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This Low-Cost ESP8266 LoRa Gateway Gives Your Smartphone Text Chat Support Even While Off-Grid

This Low-Cost ESP8266 LoRa Gateway Gives Your Smartphone Text Chat Support Even While Off-Grid

from hackster.io

Pseudonymous electronics engineer "Keegan" has put together a handy tool for off-grid communications: A LoRa gateway, which provides smartphones with group chat facilities via Wi-Fi, at ranges of up to 10km (around 6.2 miles) between units.



"I started this project because I often travel in convoy with friends to remote areas where sending a simple WhatsApp message is impossible due to non-existent cell phone signal," Keegan explains. "This makes it difficult to let friends know which turn to take or when we are stopping for a break without them being able to physically see us take a turn or pull over."



The solution: an Espresssif ESP8266-based gadget that uses a Semtech SX1278 LoRa transceiver for long-range low-power communication. The compact gateway provides support for up to eight smartphones, and sends messages from each to linked gateway devices — which can be up to 10km (around 6.2 miles) apart — and on to other smartphone devices.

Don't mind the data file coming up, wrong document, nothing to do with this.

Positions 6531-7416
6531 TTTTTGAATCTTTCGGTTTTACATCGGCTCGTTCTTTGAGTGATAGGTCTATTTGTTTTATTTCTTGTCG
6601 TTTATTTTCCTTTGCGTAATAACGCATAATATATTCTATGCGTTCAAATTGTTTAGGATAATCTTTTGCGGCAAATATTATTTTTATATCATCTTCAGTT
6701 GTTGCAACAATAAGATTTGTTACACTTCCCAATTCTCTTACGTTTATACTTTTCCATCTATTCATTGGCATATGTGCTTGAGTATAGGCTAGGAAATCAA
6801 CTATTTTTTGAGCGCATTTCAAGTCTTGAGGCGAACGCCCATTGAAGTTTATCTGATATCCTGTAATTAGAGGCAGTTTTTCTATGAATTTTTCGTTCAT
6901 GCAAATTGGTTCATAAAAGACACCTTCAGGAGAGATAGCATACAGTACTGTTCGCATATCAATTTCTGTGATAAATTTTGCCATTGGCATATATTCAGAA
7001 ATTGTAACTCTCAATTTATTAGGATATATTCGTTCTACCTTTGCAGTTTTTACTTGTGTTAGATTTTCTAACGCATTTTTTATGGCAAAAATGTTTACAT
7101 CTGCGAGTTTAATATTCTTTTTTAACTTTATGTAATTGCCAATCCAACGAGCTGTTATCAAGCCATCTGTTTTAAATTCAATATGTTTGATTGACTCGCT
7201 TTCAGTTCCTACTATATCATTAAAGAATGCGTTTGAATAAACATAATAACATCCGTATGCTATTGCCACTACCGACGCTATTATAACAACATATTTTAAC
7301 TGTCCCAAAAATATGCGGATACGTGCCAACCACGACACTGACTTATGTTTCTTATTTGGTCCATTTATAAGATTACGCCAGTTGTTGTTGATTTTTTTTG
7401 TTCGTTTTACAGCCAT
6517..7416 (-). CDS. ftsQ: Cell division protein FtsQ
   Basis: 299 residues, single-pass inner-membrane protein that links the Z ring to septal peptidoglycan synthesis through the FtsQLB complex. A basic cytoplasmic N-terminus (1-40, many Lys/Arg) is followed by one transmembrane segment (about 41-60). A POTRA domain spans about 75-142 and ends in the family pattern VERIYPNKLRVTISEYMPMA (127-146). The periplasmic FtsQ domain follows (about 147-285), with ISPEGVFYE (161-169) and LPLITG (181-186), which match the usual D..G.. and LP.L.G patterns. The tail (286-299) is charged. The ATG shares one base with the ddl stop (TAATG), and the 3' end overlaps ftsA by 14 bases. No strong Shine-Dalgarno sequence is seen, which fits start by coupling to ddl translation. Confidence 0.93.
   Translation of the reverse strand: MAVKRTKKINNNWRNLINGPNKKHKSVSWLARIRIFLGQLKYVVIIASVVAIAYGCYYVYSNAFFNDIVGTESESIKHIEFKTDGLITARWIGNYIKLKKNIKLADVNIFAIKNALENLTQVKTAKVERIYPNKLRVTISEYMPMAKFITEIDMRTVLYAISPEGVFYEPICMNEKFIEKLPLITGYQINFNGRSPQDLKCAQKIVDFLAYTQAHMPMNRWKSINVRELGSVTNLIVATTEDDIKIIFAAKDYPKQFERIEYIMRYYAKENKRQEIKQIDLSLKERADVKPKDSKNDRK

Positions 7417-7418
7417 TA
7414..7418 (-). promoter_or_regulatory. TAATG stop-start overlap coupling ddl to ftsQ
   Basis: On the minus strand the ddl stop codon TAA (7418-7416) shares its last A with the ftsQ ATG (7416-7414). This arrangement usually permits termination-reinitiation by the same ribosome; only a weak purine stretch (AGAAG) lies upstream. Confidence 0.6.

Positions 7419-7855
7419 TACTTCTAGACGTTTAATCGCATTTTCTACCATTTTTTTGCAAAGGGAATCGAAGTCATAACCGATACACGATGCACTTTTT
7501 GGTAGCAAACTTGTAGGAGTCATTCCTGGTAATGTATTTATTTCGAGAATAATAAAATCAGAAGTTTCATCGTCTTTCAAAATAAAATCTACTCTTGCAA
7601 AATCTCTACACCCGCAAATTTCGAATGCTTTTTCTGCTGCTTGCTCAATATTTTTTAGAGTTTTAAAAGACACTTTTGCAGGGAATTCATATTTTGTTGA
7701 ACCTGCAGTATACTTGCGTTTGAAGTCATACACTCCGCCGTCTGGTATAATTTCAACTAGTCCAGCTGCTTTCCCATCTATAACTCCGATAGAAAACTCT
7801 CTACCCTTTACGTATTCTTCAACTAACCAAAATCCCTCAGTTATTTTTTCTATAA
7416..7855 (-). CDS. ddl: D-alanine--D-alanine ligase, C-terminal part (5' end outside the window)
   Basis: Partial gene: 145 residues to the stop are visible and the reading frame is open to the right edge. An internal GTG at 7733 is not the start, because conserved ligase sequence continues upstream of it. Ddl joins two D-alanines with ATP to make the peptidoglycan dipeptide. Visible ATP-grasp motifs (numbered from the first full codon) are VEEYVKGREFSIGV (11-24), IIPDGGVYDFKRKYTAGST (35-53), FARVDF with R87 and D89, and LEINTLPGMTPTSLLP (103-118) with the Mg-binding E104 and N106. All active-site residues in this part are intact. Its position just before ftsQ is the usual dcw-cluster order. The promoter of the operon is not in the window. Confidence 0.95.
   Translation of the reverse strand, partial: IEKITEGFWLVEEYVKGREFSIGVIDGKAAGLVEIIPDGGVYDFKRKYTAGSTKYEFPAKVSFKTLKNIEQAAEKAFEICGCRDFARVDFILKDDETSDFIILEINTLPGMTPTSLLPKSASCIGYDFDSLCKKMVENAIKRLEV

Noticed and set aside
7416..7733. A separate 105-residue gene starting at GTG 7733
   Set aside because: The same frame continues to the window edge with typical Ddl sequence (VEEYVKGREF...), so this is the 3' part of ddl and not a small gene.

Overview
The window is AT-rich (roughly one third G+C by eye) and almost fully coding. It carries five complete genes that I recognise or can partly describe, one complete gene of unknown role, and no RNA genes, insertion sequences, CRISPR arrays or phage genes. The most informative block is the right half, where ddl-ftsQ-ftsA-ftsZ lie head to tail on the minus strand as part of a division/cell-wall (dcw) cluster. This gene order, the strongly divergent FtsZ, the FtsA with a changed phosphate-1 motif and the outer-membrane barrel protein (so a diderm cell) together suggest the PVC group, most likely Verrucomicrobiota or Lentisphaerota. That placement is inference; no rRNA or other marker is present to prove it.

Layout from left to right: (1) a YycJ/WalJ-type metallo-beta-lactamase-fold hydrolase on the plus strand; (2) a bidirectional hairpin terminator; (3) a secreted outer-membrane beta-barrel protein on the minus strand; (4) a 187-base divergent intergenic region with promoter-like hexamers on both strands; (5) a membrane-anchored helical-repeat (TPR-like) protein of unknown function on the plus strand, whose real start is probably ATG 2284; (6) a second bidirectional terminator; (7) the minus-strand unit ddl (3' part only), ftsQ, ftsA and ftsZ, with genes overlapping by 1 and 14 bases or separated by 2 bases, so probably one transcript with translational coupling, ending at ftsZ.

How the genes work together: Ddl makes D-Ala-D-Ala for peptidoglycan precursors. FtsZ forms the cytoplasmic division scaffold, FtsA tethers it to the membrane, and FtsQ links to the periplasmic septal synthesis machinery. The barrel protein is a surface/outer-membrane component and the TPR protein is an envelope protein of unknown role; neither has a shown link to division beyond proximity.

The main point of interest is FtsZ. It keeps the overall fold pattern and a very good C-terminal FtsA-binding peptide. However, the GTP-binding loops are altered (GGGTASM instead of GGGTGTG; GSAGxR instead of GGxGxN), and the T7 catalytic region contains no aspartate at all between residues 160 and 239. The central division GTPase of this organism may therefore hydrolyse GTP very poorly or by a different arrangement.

"This solution isn't just applicable to road trips," Keegan notes, "but any situation where long distance communication is necessary as it is small, light weight and low power."

Current in the proof-of-concept stage — responsible for the limit of eight devices per gateway — the prototype gateway is built on perf-board housed in a 3D printed case with an SMA connector for an external antenna, as well as a 5V USB input for power.



"The plan is to later build a custom PCB to reduce the device footprint," Keegan writes, "as well as [to] add additional features such as a charging controller for LiPo batteries and then enclose it in a water resistant case. Currently I have only developed an app for Android, this app is still in early stages and for now just serves as a POC. Improvements to UI and additional features will be added in the future as well as the possibility for iOS support."

More information is available on the project's Hackaday.io page, while the source code for the base station and companion app are both published to GitHub under the reciprocal GNU General Public License 3.

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